whitnihatfield on LibraryThing More than 1 year ago
This is the story of a starving artist who is given a cat from his housekeeper instead of food. He is angry at first, but then thinks that the cat is lucky and names him Good Fortune. A high priest from their town came to him soon after he decided to keep Good Fortune. He wanted the artist to paint the death of Buddha. There were many animals that were present at the time of his death, all except the cat. Good Fortune seems to ask if he would put a cat in the picture, but the cat is the only animal that Buddha did not allow into heaven. Will the artist risk losing his much needed money to help his new friend enter the picture and possibly heaven?This is a cute story and it is very visual. I don't know how parents would react to the students learn about Buddha. It was a cute story with a lot of visual aids and wonderful descriptions. I enjoyed the book overall, but I didn't know how some parents would react to the Buddha aspect in the story.I would use this story if we were doing a unit on different countries, such as Japan. If we cover different religions and different regions, this would be a good story to read while we study the regions or religions and customs.
MissTeacher on LibraryThing More than 1 year ago
A very sweet and educational story about a cat who blesses the life of a poor Japanese artist. Full of stories about the connections between the Buddha and the animals of the world, The Cat Who Went to Heaven is also a charming tale about the ability to redeem oneself no matter what. Children will like it's sweet message and repetitive, story-book air; older students will benefit from its message. A great tool to teach about Buddhist principles, history, or simply the qualities of compassion, redemption, humility and correct thought.
miketroll on LibraryThing More than 1 year ago
A charming children's story of some depth, to be savoured and re-read.
avcr on LibraryThing More than 1 year ago
A Japanese housekeeper goes to market but instead of bringing back food she returns with a beautiful little white cat, with a tail like a bunny and yellow and black spots on her sides. She is gentle, good mannered and prays to Buddha and appears to truly bring good luck. Soon after her arrival, one of the local Priests comes to the artist¿s house and commissions a portrait of Buddha (his name was the only one left in the basket). The artist transcends through the life of Siddhartha/Buddha and as he contemplates the animal forms Buddha has taken he learns sympathy, compassion, and sacrifice for others. The cat blesses the artist and in return the cat is blessed. If You Liked This, Try: The Dark Frigate by Charles Boardman Hawes, Gay Neck: The Story of a Pigeon by Dhan Gopal Mukerji, Smoky The Cow Horse by Will James, Hitty Her First Hundred Years by Rachel Field, Miss Hickory by Carolyn Sherwin Bailey. If You Liked This, Try: The Dark Frigate by Charles Boardman Hawes, Gay Neck: The Story of a Pigeon by Dhan Gopal Mukerji, Smoky The Cow Horse by Will James, Hitty Her First Hundred Years by Rachel Field, Miss Hickory by Carolyn Sherwin Bailey. Awards: Newbery, 1931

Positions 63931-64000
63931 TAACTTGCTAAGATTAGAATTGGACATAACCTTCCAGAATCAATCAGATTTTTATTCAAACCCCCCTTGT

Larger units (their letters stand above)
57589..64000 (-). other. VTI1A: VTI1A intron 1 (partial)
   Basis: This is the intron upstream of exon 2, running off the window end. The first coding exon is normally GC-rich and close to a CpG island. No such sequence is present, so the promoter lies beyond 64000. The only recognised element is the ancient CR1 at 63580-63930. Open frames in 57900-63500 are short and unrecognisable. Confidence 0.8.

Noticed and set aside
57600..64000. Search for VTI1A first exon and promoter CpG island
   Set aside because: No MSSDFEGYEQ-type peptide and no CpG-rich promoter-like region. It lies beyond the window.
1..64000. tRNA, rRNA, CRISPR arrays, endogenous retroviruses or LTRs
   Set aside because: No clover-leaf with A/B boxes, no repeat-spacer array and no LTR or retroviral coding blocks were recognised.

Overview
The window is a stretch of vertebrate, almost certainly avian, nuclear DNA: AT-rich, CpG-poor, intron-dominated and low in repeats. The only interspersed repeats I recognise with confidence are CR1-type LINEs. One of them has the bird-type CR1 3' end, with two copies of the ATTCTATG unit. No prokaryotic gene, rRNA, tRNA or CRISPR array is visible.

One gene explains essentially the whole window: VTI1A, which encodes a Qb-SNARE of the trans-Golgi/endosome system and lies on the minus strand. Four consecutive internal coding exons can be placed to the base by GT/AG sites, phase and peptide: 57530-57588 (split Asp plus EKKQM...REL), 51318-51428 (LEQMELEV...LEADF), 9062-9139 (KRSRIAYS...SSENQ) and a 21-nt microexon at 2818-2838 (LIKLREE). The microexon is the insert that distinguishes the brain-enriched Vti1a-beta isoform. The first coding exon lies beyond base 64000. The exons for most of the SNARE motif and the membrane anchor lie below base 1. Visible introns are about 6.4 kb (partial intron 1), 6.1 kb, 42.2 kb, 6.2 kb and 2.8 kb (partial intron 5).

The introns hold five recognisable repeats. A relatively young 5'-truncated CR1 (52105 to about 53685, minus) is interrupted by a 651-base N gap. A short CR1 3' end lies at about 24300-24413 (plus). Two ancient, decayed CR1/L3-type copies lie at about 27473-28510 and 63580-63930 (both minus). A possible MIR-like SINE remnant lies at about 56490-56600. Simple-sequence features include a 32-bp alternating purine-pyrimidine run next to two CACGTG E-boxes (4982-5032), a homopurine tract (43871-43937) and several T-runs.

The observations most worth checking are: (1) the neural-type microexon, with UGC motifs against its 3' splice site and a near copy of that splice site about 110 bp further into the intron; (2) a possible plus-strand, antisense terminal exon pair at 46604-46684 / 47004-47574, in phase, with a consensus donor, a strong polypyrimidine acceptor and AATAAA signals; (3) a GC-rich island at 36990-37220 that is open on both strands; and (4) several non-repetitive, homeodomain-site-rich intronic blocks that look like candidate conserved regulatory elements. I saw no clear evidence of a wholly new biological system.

debnance on LibraryThing More than 1 year ago
This story was a lovely little folk tale that reminded me of all the best of the Newbery books. A young man has been commissioned by the temple to paint a picture of Buddha as he blesses the animals. He slowly adds animals, telling the tale and the strength of each. Then the artist comes to the cat, an animal which had, by tradition, rejected the Buddha and thus was excluded from heaven. But it is the artist's cat that has inspired him in his work and the artist knows it is the cat's greatest wish to be included in the painting. At last, the artist makes the difficult decision to include the cat in the painting. The ending is surprising and lovely.
tjsjohanna on LibraryThing More than 1 year ago
This is a sweet fable-like story. There is a nice introduction to the life of Buddha and a pleasing resolution to the problem of the cat. I also enjoyed the setting - it was believable without hitting me over the head that this was a foreign country. The illustrations for this version were also beautiful - particularly the animals.
Anonymous More than 1 year ago
I probally won't get this book because of the title.
Anonymous More than 1 year ago
Anonymous More than 1 year ago
Guest More than 1 year ago
This short tale, which won the 1931 Newbery Medal for best contribution to American children's literature, is about a poor artist in Japan who is commissioned to paint a picture of Buddha's death. The story teaches children a little about Buddhism and about the concept of reincarnation. The artist paints pictures of the animals coming to be blessed by Buddha. But, legend said that cats never came. The artist's cat, Good Fortune, wishes to be included in the painting. Finally, the artist relents and Good Fortune dies from joy. But the priests now no longer want the painting since it doesn't agree with legend. The next day, however, they change their minds when a 'miracle' occurs.
Guest More than 1 year ago
The Cat Who Went To Heaven is an easy reading story about a little cat who watches over his master's shoulder as his master paints. He paints nearly every creature great and small, but why doesn't he paint a cat? A wonderful story, gently told, and full of love.